By Howard Cohen AND ALEX HARRIS
The Miami Herald.
If the millennial generation is going to outgrow the buzzword implications of its age bracket, as well as the “selfish” reputation, philanthropy is a pretty good way to start.
Millennials — generally considered anyone born after 1980 — can hardly be generalized. But research shows that the young people in this group like to donate their time and their money, instead of one or the other. And they’ll do it through social media, corralling friends and crowd-sourcing sites to raise millions for causes they’re passionate about — $5, $10, $25 at a time.
“For millennials, it’s about micro-giving and it’s not necessarily the amount they are contributing but the fact they do give,” said Matthew Beatty, director of communications for the Miami Foundation. “Look at the success of Kickstarter campaigns of people looking to raise money for disaster relief. It’s these $5 and $10 and $15 and $20 donations that are amassing to millions. They are no longer coming from traditional philanthropists, from the few donors writing relatively large checks. It’s this democratization of giving and everyone being part of that effort.”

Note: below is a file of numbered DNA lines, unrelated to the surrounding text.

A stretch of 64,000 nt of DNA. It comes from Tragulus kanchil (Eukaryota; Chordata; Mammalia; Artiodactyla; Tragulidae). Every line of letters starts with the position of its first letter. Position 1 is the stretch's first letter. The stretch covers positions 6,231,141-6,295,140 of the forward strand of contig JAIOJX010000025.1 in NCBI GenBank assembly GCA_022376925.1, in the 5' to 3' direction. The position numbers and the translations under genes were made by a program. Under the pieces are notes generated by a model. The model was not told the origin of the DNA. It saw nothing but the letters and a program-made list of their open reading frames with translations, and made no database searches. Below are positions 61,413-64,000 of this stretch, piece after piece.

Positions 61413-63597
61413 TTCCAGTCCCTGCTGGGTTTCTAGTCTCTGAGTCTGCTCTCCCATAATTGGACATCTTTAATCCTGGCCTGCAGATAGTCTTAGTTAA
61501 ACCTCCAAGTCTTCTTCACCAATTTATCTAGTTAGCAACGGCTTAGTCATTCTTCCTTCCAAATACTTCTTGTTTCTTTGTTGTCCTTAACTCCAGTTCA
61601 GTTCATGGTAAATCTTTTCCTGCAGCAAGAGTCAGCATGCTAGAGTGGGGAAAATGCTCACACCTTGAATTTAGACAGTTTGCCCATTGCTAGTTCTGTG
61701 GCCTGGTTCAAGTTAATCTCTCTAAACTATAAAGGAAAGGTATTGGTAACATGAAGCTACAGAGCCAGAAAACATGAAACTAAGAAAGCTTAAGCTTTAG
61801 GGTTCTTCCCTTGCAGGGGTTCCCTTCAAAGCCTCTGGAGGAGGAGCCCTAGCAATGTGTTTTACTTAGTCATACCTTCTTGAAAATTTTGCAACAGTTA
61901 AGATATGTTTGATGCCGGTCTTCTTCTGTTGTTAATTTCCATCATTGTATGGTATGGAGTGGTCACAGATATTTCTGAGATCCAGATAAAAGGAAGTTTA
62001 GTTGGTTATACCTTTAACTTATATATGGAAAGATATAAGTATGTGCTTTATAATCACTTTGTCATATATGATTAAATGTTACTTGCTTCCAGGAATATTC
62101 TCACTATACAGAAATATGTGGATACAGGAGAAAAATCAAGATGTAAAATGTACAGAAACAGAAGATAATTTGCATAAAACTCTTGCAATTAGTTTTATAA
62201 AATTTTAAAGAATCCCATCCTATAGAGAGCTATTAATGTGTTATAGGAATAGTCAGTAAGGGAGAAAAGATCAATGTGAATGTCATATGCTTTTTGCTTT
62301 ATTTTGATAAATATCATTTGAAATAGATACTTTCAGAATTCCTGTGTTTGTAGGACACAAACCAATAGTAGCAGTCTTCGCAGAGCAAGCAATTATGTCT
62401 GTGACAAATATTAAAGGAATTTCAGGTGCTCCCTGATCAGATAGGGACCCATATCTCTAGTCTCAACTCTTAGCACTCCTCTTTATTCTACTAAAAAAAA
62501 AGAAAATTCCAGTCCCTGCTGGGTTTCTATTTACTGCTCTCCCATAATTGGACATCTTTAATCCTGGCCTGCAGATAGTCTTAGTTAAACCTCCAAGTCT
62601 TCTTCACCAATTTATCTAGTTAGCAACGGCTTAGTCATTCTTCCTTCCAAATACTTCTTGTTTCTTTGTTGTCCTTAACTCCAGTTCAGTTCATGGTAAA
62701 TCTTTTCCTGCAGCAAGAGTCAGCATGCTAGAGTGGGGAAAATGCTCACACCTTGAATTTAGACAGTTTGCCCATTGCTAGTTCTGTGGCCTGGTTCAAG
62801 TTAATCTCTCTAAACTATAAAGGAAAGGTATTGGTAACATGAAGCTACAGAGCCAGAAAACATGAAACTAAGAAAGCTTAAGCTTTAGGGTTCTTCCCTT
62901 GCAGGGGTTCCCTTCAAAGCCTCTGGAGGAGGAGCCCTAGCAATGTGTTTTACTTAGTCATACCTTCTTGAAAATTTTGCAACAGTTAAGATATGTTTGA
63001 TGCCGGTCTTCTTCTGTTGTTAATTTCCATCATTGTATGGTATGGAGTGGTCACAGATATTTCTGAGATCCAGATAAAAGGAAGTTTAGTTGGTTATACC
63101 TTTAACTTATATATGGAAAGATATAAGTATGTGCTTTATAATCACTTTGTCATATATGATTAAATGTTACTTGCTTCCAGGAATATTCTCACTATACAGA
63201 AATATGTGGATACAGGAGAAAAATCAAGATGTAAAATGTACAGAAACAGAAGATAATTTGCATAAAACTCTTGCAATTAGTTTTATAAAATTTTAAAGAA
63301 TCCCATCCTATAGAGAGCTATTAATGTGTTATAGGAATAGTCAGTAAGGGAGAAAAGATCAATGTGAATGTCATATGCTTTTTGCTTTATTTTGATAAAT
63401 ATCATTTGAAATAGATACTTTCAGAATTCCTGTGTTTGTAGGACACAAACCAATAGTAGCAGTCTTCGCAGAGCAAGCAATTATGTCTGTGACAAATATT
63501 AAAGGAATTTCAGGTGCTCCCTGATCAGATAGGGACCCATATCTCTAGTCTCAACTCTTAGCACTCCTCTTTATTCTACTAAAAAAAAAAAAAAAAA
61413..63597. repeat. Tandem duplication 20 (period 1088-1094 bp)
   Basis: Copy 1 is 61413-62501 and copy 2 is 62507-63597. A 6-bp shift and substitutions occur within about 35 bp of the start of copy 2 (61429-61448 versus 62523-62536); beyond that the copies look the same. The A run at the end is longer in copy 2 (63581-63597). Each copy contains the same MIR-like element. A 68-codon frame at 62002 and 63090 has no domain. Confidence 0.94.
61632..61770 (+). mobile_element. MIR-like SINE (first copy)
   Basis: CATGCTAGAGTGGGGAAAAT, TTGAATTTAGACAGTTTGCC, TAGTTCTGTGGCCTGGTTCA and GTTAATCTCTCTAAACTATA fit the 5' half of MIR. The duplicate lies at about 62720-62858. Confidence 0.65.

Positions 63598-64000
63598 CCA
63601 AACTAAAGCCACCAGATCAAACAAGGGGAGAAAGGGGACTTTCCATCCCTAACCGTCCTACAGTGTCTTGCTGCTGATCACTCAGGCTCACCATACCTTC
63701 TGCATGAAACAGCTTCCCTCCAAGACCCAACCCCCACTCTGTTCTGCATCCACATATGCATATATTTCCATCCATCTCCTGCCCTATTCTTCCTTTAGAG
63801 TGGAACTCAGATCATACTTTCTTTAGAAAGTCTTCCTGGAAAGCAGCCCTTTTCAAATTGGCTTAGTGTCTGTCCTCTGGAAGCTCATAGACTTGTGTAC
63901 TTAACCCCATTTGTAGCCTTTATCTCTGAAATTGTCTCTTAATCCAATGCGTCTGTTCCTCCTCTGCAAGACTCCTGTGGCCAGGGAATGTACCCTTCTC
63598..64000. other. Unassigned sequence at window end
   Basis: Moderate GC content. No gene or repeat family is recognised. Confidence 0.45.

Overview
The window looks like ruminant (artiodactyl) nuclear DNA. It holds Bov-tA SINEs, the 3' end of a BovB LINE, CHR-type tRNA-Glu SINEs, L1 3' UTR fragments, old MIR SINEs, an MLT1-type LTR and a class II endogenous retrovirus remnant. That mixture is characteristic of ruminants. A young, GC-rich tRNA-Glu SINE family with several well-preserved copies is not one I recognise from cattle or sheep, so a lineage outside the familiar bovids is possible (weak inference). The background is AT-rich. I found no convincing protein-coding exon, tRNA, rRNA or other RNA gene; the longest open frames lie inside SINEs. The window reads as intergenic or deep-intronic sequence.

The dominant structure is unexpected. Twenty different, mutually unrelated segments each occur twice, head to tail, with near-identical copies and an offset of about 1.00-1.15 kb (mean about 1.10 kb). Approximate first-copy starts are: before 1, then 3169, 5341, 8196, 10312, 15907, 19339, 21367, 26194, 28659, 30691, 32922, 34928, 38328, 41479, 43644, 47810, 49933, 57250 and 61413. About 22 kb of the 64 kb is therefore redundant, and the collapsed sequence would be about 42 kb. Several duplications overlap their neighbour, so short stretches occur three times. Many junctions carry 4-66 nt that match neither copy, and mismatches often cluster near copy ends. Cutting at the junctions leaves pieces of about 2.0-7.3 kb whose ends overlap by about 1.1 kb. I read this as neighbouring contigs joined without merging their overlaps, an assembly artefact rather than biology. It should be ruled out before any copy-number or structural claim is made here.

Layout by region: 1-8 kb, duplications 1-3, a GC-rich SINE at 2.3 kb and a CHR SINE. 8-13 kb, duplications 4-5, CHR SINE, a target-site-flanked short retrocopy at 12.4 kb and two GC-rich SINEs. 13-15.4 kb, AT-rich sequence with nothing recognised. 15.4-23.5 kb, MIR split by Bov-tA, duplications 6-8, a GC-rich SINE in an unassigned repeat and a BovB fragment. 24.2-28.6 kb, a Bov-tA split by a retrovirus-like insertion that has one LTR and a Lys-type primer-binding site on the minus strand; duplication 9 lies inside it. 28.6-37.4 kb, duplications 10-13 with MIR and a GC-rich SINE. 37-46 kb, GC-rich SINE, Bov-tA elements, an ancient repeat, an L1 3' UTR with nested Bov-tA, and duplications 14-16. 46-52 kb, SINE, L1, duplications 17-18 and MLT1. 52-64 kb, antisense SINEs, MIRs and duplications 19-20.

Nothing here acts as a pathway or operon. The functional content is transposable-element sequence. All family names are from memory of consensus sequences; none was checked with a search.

The Miami Foundation knows a thing or two about this. Four years ago, the foundation created Give Miami Day, a 24-hour digital event where people can donate to their favorite charity with just a click. In 2012, Give Miami Day raised $1.2 million in 24 hours. Last year, that jumped to $5.2 million with more than 500 nonprofits participating.
Jaime Bayo, executive director of the newly minted Out Miami Foundation, called Give Miami Day a “digital flashmob.” He said the social component of crowdfunding pushes more people to donate.
“Philanthropy is in your inbox, it’s on your Facebook, it’s in your Twitter feed,” he said. “On all your digital platforms, you’re thinking about giving.”